• Constant Attendance Allowance at the basic (full day) rate with a War Disablement Pension
  • Armed Forces Independence Payment (AFIP)
  • Personal Independence Payment daily living component

Use the benefits adviser to check your eligibility for benefits.

Personal Independence Payment (PIP)

Personal Independence Payment (PIP) started to replace Disability Living Allowance (DLA) from 8 April 2013 for people aged 16 to 64 with a health condition or disability.

If you’re a carer you don’t need to do anything now, unless your circumstances change.


You may not get Carer’s Allowance if:

  • you’re in full-time education, and studying for 21 hours a week or more (this includes supervised study and things like coursework and experiments, not just time spent with a tutor)
  • you earn more than £100 a week (after tax)
  • you get one of the benefits listed below

If you get any of the benefits listed below and they pay you £58.45 or more you may not get Carer’s Allowance. Instead, Jobcentre plus will work out if these benefits can be increased or if you’re entitled to other benefits.

  • Bereavement Allowance
  • contribution-based Employment and Support Allowance
  • contribution-based Jobseeker’s Allowance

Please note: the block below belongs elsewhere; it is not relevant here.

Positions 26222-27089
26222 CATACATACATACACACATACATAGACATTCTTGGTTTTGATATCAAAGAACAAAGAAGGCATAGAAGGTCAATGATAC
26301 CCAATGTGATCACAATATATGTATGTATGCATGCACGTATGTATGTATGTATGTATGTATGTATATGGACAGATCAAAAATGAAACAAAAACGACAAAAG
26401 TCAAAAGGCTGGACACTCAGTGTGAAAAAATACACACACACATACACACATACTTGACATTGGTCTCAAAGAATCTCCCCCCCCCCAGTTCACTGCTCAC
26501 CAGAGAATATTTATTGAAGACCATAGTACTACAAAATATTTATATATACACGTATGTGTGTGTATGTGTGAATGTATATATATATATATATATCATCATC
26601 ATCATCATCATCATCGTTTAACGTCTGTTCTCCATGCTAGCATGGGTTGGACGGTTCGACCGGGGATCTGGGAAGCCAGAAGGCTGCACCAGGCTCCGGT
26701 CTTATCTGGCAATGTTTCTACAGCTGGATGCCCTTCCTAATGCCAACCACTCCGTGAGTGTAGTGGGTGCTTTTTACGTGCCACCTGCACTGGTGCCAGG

• Incapacity Benefit
  • Industrial Death Benefit
  • Maternity Allowance
  • Severe Disablement Allowance
  • State Pension
  • training allowance
  • Unemployability Supplement – paid with Industrial Injuries Disablement Benefit or War Pension
  • War Widow’s or Widower’s Pension
  • Widowed Mother’s Allowance
  • Widowed Parent’s Allowance
  • Widow’s Pension


Part 4: How to claim

You can apply for Carer’s Allowance:

  • online
  • by post – use one of the DS700 forms below

You can also get a form by contacting the Carer’s Allowance Unit.

What you need to know

It can take 4 to 6 weeks to process your claim.

If someone else looks after the same person, only one of you can get Carer’s Allowance.

If you were entitled to Carer’s Allowance before claiming it, you can ask for it to be backdated for up to 3 months.

Appeal a decision

You can appeal a decision about your Carer’s Allowance if you’re unhappy with it.

Download ‘Leaflet GL24 – Appeal against a benefit decision’ (PDF, 4.9MB)



Part 5: Further information

If your circumstances change

Tell the Carer’s Allowance Unit if your circumstances change as this can affect how much you get.

Report a change online, by phone or by post.

Examples of changes include income, employment, holidays or stays in hospital.

The person you care for

Carer’s Allowance can affect the person you care for, eg their:

  • severe disability premiums
  • Pension Credit – severe disability element

Your State Pension

Usually, for each week you get Carer’s Allowance or the underlying entitlement you also get:

Credits help to fill in any gaps in your National Insurance record. This can mean that you’ll still get the full State Pension and other benefits. These credits generally stop:

  • in the tax year you reach State Pension age
  • if you get the underlying entitlement and Widow’s Benefit or Bereavement Benefit


Other relevant links


Last updated: 14 May 2013

Permanent link to this article: